In the WEEKEND lounge, we have many favorite phrases — “bless,” “dear reporter, send us your story now,” “fastest fingers first,” “we made deadline,” — but none are more close to our hearts than our two seemingly contradictory mottos, “You live five days for two” and “Every day is WEEKEND.”

In one motto, we acknowledge that the weekend is a finite measure of time, two days that lie on either side of the calendar week like the empty margins of a coloring book, where you can draw what ever you imagine. It’s freedom defined by the absence of constraint. This Friday, the one you’re reading this paper, leads you out of shopping period and into a brief, beautiful, blank space.

What you find in these pages is meant to exist in the off-the-margins world. On the weekend, you have time. Dig into larger issues — what is the deal with the YCC? Wander off with some humor. Meditate on a couple of Views. Take the time in this brief partition to do something different before the week begins.

In the other, we tell you the weekend never ends.

For us, your editors, WEEKEND will end. We have one month left in our positions. After then, who knows what lies ahead — Elaina will probably recruit a band of sailor scouts to save the universe, Yanan’s hoping to befriend a neighborhood cat, Jackson will refocus on his novelty honey jar collection. 

But WEEKEND never ends.

New editors will take our place. Like each new iteration of Olympic athletes, they’ll be smarter, better, faster and stronger. And they join a line that stretches back to our founding as an extension of the arts section in the 1970s, through names as diverse as “After Hours,” “Theater Hours,” and “scene.” (Let’s not forget the short-lived, but much-lauded “scened.”)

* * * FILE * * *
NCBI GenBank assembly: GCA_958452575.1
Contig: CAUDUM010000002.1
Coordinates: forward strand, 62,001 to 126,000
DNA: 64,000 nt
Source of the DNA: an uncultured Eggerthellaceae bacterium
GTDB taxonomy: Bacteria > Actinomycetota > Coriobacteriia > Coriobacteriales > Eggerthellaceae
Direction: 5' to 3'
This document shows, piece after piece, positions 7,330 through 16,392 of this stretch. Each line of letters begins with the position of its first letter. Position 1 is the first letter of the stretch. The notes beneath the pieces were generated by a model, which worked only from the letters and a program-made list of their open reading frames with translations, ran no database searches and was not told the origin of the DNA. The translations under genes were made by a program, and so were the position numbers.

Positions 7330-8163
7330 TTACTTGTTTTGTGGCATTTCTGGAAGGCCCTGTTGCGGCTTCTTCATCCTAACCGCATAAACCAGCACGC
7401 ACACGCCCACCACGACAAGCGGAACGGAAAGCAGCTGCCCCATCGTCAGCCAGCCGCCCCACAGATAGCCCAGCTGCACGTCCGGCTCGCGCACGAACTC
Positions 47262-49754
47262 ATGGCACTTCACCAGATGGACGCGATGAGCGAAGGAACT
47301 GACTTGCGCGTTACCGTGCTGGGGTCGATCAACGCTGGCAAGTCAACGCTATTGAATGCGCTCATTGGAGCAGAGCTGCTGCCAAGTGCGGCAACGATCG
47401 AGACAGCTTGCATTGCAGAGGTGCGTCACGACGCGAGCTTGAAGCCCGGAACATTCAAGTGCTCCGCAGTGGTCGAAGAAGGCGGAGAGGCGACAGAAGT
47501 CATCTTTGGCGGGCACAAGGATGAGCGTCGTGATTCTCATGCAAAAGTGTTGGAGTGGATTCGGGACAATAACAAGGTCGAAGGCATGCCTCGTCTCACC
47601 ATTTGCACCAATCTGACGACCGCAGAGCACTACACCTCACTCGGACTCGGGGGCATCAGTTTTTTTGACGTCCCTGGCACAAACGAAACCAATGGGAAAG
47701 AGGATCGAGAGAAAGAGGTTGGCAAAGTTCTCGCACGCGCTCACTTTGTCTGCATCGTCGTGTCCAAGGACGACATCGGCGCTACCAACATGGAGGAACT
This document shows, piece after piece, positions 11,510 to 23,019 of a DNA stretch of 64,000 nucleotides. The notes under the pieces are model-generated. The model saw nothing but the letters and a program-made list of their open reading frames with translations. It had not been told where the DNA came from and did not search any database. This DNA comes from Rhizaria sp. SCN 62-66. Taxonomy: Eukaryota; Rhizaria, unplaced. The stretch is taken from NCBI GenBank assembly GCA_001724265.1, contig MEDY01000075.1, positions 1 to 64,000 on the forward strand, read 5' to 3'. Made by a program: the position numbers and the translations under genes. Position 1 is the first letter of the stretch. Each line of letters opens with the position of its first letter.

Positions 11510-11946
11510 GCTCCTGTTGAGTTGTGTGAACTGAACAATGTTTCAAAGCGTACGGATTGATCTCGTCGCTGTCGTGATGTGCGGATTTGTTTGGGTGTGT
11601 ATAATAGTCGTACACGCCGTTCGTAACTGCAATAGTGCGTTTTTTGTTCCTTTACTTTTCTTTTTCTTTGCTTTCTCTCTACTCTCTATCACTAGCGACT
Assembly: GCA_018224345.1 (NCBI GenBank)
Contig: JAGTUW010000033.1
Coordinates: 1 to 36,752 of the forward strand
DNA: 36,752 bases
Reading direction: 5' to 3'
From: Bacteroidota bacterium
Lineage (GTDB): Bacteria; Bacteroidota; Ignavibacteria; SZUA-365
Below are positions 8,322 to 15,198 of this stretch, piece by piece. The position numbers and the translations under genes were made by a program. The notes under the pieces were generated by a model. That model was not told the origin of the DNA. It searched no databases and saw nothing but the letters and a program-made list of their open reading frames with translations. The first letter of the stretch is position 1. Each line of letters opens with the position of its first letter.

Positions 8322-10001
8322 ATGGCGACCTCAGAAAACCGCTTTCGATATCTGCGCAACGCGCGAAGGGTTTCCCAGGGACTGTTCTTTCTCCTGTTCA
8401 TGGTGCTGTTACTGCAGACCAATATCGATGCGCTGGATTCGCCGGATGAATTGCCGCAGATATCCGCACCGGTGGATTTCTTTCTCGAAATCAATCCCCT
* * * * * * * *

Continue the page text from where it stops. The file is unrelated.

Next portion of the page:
In 2010, the Arts & Living Section was retitled WEEKEND. We prefer the all-caps stylization. We love the renewed focus on in-depth reporting. We’re proud of our own innovations in formatting and structure. In the last year, we’ve covered more than art, from mental health and University Properties, to local elections and the complexities of LGBTQ life at an Ivy that emphasizes only one of those letters.

There are other numbers in our lives. We three have four issues of WEEKEND left to edit. 

And then there are the four years of college.

Like a weekend, college exists in a time frame that you can extend or compress, but both inevitably end. What are you to make of your freedom in the time in between? Despite our helpful tips in this issue’s Ticker, we don’t publish the answer — that’s not our job. We just publish the questions we want answered and the stories we want to hear. 

Of course, when you tell any story, you have to choose a beginning and an ending. This past year we’ve counted words and column inches, set deadlines and called the Yale minibus at 4 a.m. Here, at the start of the school year, we approach the end of our editorship. But the stories — the tales of tour groups, Toad’s, tripping — are still to come.